Description Usage Arguments Details Author(s) References See Also Examples

High level plot functions for state sequence objects that can produce state distribution (chronograms), frequency, index, transversal entropy, sequence of modes, meant time, and representative plots.

1 2 3 4 5 6 7 8 9 10 11 12 13 14 | ```
seqplot(seqdata, group = NULL, type = "i", main = NULL, cpal = NULL,
missing.color = NULL, ylab = NULL, yaxis = TRUE, axes = "all",
xtlab = NULL, cex.axis = 1, with.legend = "auto", ltext = NULL,
cex.legend = 1, use.layout = (!is.null(group) | with.legend != FALSE),
legend.prop = NA, rows = NA, cols = NA, title, cex.plot, withlegend, ...)
seqdplot(seqdata, group = NULL, main = NULL, ...)
seqfplot(seqdata, group = NULL, main = NULL, ...)
seqiplot(seqdata, group = NULL, main = NULL, ...)
seqIplot(seqdata, group = NULL, main = NULL, ...)
seqHtplot(seqdata, group = NULL, main = NULL, ...)
seqmsplot(seqdata, group = NULL, main = NULL, ...)
seqmtplot(seqdata, group = NULL, main = NULL, ...)
seqrplot(seqdata, group = NULL, main = NULL, ...)
``` |

`seqdata` |
State sequence object created with the |

`group` |
Grouping variable of length equal to the number of sequences. When not |

`type` |
the type of the plot. Available types are |

`main` |
Character string. Title for the graphic. Default is |

`cpal` |
Color palette used for the states. By default, the |

`missing.color` |
Color for representing missing values inside the sequences. By default, this color is taken from the |

`ylab` |
Character string. an optional label for the y-axis. If set to |

`yaxis` |
Logical. Should the y-axis be plotted? When set as |

`axes` |
Character string or logical. If set as |

`xtlab` |
Vector of length equal to the number of columns of |

`cex.axis` |
Real value.
Axis annotation magnification. When |

`with.legend` |
Character string or logical. Defines if and where the legend of the state colors is plotted. The default value |

`ltext` |
Vector of character strings of length and order corresponding to |

`cex.legend` |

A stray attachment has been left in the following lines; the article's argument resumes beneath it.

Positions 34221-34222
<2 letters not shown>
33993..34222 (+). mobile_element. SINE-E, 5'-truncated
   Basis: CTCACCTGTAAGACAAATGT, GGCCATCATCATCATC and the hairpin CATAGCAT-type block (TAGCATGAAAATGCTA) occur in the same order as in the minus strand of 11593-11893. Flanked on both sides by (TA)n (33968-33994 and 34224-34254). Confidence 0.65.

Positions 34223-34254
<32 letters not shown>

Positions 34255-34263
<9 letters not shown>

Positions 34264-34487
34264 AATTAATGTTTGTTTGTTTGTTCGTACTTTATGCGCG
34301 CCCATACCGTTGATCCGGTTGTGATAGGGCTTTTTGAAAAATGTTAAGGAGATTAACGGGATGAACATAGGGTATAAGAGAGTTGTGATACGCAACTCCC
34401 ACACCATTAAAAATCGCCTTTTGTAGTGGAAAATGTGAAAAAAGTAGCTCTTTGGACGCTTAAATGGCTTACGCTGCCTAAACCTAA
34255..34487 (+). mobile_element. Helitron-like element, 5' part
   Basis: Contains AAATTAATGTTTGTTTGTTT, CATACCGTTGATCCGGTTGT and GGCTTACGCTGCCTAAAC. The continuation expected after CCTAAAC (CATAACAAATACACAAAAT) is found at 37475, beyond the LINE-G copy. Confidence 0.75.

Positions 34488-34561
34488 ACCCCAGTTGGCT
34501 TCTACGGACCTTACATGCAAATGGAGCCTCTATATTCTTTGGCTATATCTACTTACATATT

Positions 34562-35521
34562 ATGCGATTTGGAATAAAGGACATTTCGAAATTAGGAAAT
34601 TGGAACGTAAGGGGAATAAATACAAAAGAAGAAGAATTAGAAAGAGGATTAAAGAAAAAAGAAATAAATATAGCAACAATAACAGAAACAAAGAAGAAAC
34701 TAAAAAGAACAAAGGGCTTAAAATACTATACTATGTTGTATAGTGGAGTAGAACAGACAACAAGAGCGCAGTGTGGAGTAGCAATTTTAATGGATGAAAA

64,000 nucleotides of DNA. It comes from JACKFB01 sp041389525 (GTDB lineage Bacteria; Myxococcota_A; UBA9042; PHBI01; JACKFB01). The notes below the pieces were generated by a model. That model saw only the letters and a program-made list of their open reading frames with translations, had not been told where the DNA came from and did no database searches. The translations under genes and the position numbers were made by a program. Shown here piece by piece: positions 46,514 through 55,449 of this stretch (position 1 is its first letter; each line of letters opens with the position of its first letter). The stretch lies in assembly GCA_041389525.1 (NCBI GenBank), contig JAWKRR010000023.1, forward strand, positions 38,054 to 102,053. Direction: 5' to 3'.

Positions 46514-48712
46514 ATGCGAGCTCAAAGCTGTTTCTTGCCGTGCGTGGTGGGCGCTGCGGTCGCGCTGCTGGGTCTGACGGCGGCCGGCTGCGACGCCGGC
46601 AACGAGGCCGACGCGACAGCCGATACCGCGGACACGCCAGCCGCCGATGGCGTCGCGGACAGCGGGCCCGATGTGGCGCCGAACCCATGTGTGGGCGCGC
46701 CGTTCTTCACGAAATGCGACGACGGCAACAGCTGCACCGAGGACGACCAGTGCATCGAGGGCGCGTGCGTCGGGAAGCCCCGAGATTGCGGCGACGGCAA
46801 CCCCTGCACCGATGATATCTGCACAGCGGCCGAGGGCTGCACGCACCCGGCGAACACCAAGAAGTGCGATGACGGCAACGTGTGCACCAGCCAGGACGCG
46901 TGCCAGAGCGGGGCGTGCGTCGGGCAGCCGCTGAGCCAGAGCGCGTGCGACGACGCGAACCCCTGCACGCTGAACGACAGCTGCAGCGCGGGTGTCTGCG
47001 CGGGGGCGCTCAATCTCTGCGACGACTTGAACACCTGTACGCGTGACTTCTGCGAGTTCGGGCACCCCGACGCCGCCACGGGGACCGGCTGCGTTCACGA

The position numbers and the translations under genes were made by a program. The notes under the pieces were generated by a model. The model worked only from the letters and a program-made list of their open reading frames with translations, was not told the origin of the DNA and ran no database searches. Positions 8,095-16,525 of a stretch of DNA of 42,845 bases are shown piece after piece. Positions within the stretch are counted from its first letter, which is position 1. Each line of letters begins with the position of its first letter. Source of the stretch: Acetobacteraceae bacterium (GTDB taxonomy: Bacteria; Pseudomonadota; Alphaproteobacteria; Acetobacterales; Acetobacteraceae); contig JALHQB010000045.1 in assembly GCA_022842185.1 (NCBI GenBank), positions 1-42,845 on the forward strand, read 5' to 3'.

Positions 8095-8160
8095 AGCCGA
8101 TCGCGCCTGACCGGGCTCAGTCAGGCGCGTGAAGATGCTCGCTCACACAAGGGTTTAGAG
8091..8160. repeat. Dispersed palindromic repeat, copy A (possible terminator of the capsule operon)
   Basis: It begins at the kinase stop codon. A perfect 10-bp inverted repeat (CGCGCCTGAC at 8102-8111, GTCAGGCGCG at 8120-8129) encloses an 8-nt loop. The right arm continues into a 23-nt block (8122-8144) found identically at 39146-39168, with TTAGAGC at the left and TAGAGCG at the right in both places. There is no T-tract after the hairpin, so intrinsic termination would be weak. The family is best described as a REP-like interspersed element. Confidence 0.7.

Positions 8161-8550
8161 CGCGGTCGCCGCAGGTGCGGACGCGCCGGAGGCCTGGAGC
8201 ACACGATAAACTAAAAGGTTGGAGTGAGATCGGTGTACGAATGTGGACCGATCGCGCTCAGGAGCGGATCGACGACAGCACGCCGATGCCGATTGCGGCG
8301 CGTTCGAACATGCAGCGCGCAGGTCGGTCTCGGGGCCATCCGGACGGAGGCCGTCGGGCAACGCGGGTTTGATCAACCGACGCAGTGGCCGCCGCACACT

Real. Legend magnification. See |

`use.layout` |
Logical. Should |

`legend.prop` |
Real in range [0,1]. Proportion of the graphic area devoted to the legend plot when |

`rows,cols` |
Integers. Number of rows and columns of the plot panel when |

`title` |
Deprecated. Use |

`cex.plot` |
Deprecated. Use |

`withlegend` |
Deprecated. Use |

`...` |
arguments to be passed to the function called to produce the appropriate statistics and the associated plot method (see details), or other graphical parameters. For example the |

`seqplot`

is the generic function for high level plots of state sequence objects with group splits and automatic display of the color legend. Many different types of plots can be produced by means of the `type`

argument. Except for sequence index plots, `seqplot`

first calls the specific function producing the required statistics and then the plot method for objects produced by this function (see below). For sequence index plots, the state sequence object itself is plotted by calling the `plot.stslist`

method. When splitting by groups and/or displaying the color legend, the `layout`

function is used for arranging the plots.

The `seqdplot`

, `seqfplot`

, `seqiplot`

, `seqIplot`

,
`seqHtplot`

, `seqmsplot`

, `seqmtplot`

, `seqpcplot`

and `seqrplot`

functions are aliases for calling `seqplot`

with `type`

argument set respectively to `"d"`

, `"f"`

,
`"i"`

, `"I"`

, `"Ht"`

, `"ms"`

, `"mt"`

,
`"pc"`

or `"r"`

.

State distribution plot (`type="d"`

) represent the sequence of the cross-sectional state frequencies by position (time point) computed by the `seqstatd`

function. Such plots are also known as chronograms.

*Sequence frequency plots* (`type="f"`

) display the most frequent sequences, each one with an horizontal stack bar of its successive states. Sequences are displayed bottom-up in decreasing order of their frequencies (computed by the `seqtab`

function). The `plot.stslist.freq`

plot method is called for producing the plot.

The `idxs`